SHE'S FAIR, SHE'S YOUNG
Written and Composed by Joseph Tabrar.
sung by Harry Kernell.
I know a young lady most highly bewitching,
Who's always a-stitching away in the kitchen;
And when she is singing her voice Is so ringing-
By waving attention you'd hear Erin's daughter
A mile and a quarter. Her father's a porter
That works at a station known all 'round the nation.
Her name's bonnie Mary of sweet Tipperary,
And sure she's a fairy by nature and birth;
Her waist is the tightest, her step is the lightest,
In fact, she's the brightest of creatures on earth.
She's fair, she's young, she's not over-rolling in "rhino";
Heart so tender, waist so slender, and oh, such dear little feet, so neat.
She's fair, she's young, and she's the best girl I know;
Witty, pretty-in fact, she's a perfect treat.
About her whose checks with the primrose are tinted,
It's lately been hinted-in fact, it's been printed-
That she weds to-morrow, causing grief and sorrow
To her poor old dad, who refuses his diet,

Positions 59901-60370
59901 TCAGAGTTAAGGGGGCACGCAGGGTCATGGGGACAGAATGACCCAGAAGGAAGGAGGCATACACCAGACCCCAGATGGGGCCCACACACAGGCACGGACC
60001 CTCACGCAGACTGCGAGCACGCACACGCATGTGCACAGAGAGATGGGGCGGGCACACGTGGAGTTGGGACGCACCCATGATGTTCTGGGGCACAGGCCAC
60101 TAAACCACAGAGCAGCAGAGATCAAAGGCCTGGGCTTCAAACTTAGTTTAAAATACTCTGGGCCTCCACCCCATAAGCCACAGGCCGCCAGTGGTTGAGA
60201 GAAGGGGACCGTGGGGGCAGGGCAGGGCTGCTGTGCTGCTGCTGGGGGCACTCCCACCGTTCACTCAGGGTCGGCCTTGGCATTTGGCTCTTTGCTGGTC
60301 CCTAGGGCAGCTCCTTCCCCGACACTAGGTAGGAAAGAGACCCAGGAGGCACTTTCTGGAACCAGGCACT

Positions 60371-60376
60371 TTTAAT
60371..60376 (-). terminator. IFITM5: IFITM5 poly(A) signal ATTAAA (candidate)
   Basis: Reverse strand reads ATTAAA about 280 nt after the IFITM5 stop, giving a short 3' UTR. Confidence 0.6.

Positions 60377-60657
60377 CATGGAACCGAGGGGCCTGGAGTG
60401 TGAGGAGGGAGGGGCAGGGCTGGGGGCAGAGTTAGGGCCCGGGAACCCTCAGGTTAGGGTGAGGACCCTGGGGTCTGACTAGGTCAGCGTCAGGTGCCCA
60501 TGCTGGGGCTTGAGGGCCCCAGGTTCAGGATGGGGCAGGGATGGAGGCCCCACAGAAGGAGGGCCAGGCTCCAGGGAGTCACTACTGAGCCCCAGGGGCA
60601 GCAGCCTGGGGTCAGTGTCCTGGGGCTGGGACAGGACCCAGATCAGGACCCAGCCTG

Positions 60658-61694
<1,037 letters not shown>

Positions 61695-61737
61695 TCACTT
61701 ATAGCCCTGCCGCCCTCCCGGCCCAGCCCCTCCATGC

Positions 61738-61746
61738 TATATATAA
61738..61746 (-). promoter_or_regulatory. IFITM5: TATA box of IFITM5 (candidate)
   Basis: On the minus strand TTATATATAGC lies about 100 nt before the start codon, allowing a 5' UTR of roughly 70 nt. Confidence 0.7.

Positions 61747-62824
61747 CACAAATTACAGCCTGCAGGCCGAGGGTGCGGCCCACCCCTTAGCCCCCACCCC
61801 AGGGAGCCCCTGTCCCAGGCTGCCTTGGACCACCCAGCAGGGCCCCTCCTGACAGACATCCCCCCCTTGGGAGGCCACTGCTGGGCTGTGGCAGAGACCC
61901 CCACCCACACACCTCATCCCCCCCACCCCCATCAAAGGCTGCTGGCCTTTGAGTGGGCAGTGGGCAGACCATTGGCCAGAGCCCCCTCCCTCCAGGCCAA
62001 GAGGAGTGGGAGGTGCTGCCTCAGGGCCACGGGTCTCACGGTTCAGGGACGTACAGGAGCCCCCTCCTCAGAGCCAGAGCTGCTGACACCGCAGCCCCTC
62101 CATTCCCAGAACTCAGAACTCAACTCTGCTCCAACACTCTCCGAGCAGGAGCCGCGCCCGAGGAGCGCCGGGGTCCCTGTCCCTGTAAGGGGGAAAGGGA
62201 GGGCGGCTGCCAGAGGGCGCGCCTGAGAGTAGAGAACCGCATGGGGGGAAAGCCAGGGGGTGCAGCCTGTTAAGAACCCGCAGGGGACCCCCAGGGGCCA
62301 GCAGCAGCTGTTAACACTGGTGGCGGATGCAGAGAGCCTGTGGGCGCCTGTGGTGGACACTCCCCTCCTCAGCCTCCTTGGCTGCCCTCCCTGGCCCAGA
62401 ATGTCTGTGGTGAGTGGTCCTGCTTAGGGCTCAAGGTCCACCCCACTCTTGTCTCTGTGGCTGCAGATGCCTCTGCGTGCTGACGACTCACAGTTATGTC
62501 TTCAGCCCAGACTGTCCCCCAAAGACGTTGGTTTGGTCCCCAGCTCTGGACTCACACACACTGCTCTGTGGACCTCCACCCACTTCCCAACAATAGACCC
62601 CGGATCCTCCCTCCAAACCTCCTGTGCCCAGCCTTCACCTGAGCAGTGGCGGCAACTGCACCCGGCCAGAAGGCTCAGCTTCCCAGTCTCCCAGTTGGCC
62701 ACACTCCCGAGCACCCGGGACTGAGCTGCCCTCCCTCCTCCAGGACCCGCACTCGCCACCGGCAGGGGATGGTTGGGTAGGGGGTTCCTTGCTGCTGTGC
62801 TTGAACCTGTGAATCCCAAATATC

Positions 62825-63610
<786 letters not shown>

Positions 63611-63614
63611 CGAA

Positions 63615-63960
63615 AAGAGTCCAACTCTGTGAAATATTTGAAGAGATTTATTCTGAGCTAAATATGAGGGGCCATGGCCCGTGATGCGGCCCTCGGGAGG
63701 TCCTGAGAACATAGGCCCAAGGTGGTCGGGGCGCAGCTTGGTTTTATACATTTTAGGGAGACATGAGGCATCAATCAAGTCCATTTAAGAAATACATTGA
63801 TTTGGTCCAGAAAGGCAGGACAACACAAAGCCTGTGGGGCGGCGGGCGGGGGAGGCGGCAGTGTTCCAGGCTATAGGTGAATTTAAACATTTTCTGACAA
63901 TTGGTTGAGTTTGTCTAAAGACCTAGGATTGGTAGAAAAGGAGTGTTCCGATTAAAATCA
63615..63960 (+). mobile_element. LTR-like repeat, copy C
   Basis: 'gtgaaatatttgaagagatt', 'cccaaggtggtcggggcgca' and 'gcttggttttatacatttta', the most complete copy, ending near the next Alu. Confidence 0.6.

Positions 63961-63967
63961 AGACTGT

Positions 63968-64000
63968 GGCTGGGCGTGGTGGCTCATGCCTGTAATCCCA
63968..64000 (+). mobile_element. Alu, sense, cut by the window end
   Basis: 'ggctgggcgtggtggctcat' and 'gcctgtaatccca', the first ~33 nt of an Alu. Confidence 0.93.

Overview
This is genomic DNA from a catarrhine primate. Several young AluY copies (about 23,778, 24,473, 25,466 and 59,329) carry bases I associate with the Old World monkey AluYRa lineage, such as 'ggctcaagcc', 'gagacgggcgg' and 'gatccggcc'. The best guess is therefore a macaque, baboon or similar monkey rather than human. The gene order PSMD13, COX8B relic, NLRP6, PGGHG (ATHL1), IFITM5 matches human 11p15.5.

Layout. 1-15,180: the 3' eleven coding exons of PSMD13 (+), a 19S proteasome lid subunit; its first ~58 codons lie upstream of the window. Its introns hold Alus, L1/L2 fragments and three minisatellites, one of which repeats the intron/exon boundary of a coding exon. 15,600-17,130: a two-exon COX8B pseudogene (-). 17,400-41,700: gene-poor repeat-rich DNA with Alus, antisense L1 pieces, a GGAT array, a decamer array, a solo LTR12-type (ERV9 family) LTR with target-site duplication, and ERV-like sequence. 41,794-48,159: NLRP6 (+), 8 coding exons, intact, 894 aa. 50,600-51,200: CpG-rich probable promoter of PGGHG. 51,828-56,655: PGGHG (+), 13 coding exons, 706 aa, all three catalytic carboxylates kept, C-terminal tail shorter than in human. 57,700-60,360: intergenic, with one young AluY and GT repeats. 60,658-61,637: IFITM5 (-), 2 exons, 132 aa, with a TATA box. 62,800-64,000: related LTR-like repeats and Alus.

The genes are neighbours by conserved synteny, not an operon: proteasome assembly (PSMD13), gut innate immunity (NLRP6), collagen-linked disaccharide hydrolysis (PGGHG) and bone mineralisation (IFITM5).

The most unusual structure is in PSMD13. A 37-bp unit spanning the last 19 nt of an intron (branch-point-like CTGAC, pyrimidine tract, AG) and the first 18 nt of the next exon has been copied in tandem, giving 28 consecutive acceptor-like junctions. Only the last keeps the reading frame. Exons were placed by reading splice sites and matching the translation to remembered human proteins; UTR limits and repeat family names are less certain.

Because on the quiet, without any riot,
She's going to get married, tho' she long has tarried.
Her dad says, "My daisy, you're driving me crazy;
The man may be lazy and ne'er go to biz,
The neighbors are prying and trying and sighing-
In fact, they're all dying to know who he is.- Chorus.
This young fellow's aunt was queen of the Quakers,
Worth acres and acres, the greatest of makers
Of money e'er heard of, though he knew not one word of
This Quaker queen aunt till the day it was stated;
And strangers narrated, solicitors waited
On him with her money, piles of gold and honey.
He meant young Mary of sweet Tipperary,
And said, "Now, my fairy, I've plenty of pelf ";
And in the morning, ere day has long been dawning,
She'll marry, take warning, yours truly myself.-Chorus.